My mother’s birthday was July 25. She would have been 87, hard for me to even imagine as she died at age 45 in 1968 – 42 years ago. A whole lifetime ago. So many culture changes ago. So many upheavals ago – none of them, however, as devastating as losing a mother at a young age.

As my avocation is reading and writing obituaries, wanting to always know more about what makes people tick – even when they are no longer ticking – I’ve been thinking about how her obituary would read if she died today. It would be a very different story – and a more complete one.


This is the obituary that appeared in the Atlanta Constitution and in The New York Times in 1968:

Suzanne “Hebe” Moeller Soper, 45, died at home September 29.
She was born in New York, the daughter of Mr. and Mrs. Richard
H. Moeller of Casey Key, Fla. She attended Wheaton College
before marrying George M. Soper. She was the secretary to the
headmaster of The Westminster Schools. She leaves three children,
Susan McLeod, Wendy Jean and George M. Jr. Burial will be in
Saybrook, Conn.


Here’s how she might be remembered if we were writing her obit in 2010:

Once diagnosed with breast cancer five years ago, Suzanne “Hebe” Soper never gave up. She never complained, maintaining a brave and cheerful outlook of an optimistic future – even through countless radiation and chemotherapy treatments, broken bones, X-rays, hospitalizations and pain. She continued to raise her three children and be involved in their lives, through their daily needs and dramas, as they closed in on adulthood.

She died at home on Sept. 29.

Suzannne, known to her friends and family as Hebe, was born July 25, 1923, and grew up in Larchmont, N.Y. where she attended Ursulin, before going to Wheaton College in Massachusetts. During the summer after her freshman year, she visited her roommate’s family in Old Saybrook, Conn. where she met George McLeod “Cloudy” Soper. It was not long before the two were married, in January 1944. They lived in Boston and Rumson, N.J. before moving their young family to Atlanta in 1954.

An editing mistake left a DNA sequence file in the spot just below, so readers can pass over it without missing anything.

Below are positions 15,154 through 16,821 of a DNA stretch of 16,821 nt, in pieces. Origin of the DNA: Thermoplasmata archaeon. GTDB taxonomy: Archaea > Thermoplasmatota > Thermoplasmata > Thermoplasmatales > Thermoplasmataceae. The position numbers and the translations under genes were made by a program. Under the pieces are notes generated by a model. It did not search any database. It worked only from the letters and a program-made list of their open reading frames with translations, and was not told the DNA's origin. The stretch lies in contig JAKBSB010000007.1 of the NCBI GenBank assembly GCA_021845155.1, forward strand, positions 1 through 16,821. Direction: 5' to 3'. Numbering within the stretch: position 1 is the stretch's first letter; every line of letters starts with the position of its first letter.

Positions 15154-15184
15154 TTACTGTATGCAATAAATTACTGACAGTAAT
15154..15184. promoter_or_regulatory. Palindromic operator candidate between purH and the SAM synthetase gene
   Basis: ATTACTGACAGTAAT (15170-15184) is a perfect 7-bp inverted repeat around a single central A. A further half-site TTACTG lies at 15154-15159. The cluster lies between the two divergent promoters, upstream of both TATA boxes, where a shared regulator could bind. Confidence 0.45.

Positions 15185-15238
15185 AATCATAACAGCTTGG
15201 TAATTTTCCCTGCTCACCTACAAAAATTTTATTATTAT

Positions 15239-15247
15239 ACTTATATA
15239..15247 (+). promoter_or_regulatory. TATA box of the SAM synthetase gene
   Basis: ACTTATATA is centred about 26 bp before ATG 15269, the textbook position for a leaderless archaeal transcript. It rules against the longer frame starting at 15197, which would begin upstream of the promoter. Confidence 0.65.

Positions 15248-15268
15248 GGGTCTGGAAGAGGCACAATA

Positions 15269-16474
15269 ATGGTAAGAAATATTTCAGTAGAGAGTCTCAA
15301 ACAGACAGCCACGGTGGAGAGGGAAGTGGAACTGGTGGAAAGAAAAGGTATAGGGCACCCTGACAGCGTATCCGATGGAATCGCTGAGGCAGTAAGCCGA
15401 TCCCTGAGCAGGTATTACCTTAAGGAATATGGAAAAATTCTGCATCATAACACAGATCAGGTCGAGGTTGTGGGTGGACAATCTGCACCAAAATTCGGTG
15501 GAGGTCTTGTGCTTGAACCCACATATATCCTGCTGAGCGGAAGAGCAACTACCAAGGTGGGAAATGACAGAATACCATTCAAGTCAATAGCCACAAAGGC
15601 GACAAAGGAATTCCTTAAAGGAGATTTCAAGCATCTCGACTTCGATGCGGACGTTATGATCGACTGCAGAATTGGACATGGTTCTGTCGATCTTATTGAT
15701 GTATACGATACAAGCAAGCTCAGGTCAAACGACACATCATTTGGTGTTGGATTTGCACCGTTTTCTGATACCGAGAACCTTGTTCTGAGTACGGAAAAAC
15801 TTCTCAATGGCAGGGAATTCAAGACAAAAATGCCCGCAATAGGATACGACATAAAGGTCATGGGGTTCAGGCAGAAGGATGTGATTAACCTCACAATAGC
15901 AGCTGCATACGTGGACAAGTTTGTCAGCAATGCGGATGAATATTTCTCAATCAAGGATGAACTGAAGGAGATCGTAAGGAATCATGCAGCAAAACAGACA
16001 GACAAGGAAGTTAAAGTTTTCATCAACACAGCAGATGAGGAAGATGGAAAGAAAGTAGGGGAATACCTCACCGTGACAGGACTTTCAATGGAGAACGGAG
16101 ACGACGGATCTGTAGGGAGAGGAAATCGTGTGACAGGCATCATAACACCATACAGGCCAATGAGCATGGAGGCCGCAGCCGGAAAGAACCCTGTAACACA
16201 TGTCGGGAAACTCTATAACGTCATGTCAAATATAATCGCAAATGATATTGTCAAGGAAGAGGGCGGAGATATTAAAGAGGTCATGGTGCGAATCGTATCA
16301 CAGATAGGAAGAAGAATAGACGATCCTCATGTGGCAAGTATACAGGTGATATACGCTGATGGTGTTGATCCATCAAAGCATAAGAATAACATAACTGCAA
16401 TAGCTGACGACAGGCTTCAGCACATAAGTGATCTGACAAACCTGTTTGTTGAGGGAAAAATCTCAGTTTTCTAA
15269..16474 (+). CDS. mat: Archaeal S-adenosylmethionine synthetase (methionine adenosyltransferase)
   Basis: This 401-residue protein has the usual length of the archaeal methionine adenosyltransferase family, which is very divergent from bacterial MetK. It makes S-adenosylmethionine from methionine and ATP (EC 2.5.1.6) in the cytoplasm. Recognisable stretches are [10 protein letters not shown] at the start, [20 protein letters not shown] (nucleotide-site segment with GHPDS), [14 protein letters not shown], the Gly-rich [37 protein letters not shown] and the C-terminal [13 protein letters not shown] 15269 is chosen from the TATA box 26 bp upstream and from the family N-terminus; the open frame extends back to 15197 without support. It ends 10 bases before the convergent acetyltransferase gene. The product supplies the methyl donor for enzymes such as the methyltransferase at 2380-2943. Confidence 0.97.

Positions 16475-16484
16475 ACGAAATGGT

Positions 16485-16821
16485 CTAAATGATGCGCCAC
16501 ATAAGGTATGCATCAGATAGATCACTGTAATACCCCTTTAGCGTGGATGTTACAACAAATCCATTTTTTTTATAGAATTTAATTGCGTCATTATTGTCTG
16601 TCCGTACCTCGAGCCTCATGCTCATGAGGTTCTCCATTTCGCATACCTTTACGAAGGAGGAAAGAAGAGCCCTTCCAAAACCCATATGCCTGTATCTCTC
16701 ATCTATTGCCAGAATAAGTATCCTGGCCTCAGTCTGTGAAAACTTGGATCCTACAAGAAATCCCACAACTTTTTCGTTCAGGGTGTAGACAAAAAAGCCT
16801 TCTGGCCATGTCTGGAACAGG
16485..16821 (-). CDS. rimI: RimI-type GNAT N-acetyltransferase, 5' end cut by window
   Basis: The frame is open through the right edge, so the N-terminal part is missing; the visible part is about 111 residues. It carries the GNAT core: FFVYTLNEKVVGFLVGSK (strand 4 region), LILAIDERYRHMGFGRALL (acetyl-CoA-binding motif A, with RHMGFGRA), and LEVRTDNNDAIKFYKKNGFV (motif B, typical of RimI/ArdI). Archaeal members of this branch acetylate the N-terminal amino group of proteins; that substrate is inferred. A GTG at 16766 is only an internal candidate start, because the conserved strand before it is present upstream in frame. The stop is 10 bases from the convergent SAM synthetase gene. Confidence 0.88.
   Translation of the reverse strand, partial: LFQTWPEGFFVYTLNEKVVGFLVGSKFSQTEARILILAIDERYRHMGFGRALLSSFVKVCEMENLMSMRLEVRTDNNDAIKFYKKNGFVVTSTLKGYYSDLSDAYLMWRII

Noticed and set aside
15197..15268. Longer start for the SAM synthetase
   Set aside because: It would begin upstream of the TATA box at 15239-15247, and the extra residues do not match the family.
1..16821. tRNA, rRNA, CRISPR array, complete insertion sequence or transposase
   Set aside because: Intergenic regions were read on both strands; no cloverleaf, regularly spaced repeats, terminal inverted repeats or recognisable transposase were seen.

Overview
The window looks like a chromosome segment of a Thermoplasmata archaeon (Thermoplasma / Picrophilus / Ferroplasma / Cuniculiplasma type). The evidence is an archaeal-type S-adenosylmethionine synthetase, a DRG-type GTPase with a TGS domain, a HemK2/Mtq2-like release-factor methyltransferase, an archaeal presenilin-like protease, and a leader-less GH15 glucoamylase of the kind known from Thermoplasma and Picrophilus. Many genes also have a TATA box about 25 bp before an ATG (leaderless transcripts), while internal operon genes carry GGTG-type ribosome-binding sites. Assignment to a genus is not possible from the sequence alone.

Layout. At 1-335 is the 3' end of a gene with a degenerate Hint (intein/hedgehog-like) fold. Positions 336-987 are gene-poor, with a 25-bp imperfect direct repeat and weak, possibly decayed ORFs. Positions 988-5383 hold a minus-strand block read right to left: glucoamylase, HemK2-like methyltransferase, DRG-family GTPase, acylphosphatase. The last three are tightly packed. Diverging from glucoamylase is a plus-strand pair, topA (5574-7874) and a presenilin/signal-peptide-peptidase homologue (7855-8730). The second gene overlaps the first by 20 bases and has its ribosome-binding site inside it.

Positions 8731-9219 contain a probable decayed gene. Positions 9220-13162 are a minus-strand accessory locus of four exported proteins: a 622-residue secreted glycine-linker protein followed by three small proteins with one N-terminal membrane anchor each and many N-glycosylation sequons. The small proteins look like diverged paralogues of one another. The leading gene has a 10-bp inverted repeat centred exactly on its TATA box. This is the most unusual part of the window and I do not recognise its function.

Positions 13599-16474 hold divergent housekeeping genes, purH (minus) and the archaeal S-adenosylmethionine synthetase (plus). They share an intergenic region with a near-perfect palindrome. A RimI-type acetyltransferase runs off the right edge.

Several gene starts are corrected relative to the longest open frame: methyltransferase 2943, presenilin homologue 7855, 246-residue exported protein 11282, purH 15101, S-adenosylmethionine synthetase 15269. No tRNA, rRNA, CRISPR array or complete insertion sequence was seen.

Filled with compassion and interest in others, Hebe made friends easily and maintained contact with many. She was an active volunteer, most notably for the Florence Crittenden Home, driving young pregnant teens to their doctors’ appointments. As her children grew, she began working outside the home – for Casual Corner and then for The Westminster Schools, as secretary to the headmaster of the Boys’ School, Dr. Don Gabelein. She was beloved by the students who dedicated their 1966 yearbook to her. She instilled a feeling in the students reflected in her quote “And the joy love brings is the reason for being…”

Before her illness, Hebe was a capable tennis player and energetic walker. She loved being outdoors, working in the yard and raking leaves into piles for the children to jump in. She also loved a good bourbon and water and a roaring fire.